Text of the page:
When Ian Powell hit rock bottom very hard, it was in life rather than while climbing a cliff face.
A former US national team climber back in the early 1990s, by 2010, aged 39, he was a homeless drug addict in Denver, Colorado.
Addicted to both crack cocaine and crystal meth, he would go through the agonies of withdrawal while hiding away in commercial waste containers.
Stealing to fund his habit, he was eventually arrested and sent to prison for credit card fraud.
“I just designed a destruction of a life,” says Ian looking back.
Born in 1971 in Atlanta, Georgia, Ian remembers that his love of climbing started very young, when he was three or four.
But it was a difficult childhood, in that his father who was an alcoholic took his own life when Ian was 10.
Ian and his mum then moved to Texas, where he really started to get into climbing as a teenager. Joining the US team then followed, but he eventually dropped out.
“I wanted to be a contender, but I was just not destined to make a living as a professional,” says Ian. “I still wanted to be involved in the industry, so I decided to do something else.”
With a background in design and fine art, that something else was making holds for indoor climbing walls.
In 1996 he co-founded eGrips, which was quickly complimented for its innovative styles, shapes and use of materials for holds. The money started coming in.
Ian is also a talented sculptor, and at the same time he started selling his art creations for tens of thousands of dollars. This led to his temptation to take drugs.
“I’d never really been around hard drugs, but then I found I could sell whatever I wanted,” he says. “I had money lying around, loose bundles of cash, and I discovered cocaine and other drugs.”
He says he wasn’t equipped to deal with the success and the lavish praise thrown his way – and so his drug use spiralled out of control.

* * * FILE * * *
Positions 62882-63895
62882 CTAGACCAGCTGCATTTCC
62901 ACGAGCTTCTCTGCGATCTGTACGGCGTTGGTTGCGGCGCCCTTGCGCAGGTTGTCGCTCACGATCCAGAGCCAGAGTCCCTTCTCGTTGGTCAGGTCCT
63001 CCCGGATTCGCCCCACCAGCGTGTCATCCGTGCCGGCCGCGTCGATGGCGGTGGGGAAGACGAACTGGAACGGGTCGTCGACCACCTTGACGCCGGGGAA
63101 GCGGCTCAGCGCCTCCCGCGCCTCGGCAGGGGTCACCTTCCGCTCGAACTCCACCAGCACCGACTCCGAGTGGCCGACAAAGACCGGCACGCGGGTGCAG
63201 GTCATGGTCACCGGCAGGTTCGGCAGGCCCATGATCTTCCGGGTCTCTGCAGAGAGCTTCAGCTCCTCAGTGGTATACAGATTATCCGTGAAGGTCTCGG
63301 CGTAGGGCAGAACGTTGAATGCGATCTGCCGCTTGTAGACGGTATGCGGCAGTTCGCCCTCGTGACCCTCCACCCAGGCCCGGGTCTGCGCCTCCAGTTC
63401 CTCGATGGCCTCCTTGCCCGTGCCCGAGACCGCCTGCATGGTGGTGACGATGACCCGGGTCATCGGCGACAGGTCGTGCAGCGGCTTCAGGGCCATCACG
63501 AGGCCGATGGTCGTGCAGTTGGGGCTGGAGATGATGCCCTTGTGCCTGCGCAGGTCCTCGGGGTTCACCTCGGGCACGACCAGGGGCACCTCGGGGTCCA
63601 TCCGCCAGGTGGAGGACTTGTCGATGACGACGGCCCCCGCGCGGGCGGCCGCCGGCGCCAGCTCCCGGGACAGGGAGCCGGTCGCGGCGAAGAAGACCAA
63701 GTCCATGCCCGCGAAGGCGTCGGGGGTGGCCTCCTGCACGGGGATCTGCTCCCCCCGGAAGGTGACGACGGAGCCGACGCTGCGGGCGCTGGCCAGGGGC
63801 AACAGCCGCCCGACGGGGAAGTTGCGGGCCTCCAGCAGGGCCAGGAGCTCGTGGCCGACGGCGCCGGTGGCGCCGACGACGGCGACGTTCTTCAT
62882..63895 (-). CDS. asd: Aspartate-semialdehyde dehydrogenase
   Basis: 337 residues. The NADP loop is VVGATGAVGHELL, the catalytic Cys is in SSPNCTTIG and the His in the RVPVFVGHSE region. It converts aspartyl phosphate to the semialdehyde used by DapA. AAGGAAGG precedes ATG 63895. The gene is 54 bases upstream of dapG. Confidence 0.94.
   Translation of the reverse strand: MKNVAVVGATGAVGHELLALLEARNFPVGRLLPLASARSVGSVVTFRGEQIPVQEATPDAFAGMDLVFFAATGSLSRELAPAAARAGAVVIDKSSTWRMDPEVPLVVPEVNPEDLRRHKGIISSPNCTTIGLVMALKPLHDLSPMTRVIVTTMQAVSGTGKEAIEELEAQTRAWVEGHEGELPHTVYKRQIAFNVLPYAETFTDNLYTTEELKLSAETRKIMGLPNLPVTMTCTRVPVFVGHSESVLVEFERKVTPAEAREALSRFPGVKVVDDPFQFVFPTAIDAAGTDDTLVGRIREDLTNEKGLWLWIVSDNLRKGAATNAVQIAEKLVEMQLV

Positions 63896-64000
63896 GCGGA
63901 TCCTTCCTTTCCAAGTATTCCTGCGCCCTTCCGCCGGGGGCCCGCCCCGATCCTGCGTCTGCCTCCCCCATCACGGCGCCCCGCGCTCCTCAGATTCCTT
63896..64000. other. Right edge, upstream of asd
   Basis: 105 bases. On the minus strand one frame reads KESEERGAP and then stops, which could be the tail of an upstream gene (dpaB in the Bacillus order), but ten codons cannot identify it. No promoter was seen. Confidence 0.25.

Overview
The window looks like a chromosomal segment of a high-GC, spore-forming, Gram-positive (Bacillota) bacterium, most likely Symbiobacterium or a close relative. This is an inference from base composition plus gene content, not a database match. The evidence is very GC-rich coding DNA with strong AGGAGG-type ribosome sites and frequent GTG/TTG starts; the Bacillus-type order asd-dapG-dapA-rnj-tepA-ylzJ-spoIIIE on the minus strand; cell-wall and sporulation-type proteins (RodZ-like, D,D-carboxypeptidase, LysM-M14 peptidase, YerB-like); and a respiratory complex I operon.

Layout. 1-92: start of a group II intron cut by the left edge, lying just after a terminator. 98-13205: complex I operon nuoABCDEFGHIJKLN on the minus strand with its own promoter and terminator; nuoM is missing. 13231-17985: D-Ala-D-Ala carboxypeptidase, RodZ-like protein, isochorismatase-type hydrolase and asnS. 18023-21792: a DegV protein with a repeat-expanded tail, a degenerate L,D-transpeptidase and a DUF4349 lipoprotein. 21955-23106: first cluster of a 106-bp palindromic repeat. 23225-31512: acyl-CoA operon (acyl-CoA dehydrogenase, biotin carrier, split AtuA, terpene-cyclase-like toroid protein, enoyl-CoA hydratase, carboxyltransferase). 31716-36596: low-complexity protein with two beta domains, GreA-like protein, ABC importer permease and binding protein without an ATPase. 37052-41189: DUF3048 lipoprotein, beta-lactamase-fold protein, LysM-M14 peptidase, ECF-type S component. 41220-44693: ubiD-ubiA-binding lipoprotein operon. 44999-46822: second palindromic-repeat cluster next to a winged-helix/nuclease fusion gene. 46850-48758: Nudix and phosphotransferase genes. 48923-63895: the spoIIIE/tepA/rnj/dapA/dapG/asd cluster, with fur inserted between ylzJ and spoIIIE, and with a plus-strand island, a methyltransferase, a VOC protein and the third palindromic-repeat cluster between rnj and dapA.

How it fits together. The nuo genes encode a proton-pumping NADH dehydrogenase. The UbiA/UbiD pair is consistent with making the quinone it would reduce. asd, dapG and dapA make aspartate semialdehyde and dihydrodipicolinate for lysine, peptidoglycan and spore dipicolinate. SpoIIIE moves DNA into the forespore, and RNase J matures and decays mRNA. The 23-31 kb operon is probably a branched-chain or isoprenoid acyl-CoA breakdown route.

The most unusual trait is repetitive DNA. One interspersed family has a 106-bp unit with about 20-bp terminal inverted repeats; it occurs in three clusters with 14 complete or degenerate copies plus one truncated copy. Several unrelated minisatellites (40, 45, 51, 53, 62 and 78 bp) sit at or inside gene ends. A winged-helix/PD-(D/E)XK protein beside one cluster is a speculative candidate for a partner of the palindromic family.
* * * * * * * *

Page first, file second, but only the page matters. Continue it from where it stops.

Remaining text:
“It must show a special kind of low self-esteem if you really want to destroy your life with drugs. I wasn’t able to turn my life around until I went all the way to the bottom. I basically threw away eight more years of my life.”
It was while in prison that Ian was finally able to conquer his drug addictions. In an interview in 2013 he said that prison had been one of the happiest times of his life, because he was able to regain it.
After a year in jail, Ian was released to a halfway house in Boulder, Colorado. An old friend called Dan Howley who owned a gym in the city decided to give him a chance. And so Ian started doing odd jobs at the venue.
Eventually Dan gave Ian some foam to start carving climbing holds again, and slowly Ian’s current business – Kilter Grips – came into existence.
Jackie Hueftle was also working at the same gym, and as a fellow climbing enthusiast she was impressed by the holds Ian was making, and so took on the marketing work.
She and Ian also started dating, despite her remembering his behaviour during his years as an addict, when at one point he had even stolen her car. “I reminded him of that, and he felt terrible,” she says
As sales of Kilter Grips’ products grew, the business became a formal company in 2013.
Today it has annual sales of $2.5m (£2m), and Ian and Jackie remain both boyfriend and girlfriend, and business partners.
“Our partnership works well because he’s the artist, and I’m the mellower one,” says Jackie, 38.
Aman Anderson, the owner of Denver-based Beast Fingers Climbing, which makes training devices for climbers, says that Ian has been an important figure in the development of the climbing sector.
“In many ways Ian has always been at the forefront of climbing innovation and creating opportunities for other innovators,” he says. “From his early start at eGrips, to now with Kilter Grips, he has shown many younger generations that the industry needs creators. Ian is a sculptor at heart.”
Ian designs his hand-crafted climbing holds at a studio in the barn at the back of his and Jackie’s home in Boulder, spending hours, often at night.
“When I crashed my life I disappeared from the climbing world,” he says. “Nobody knew where I was.
“But when I got clean and sober and wanted to come back, I was lucky, because most people – not everybody – but many people, welcomed me back.”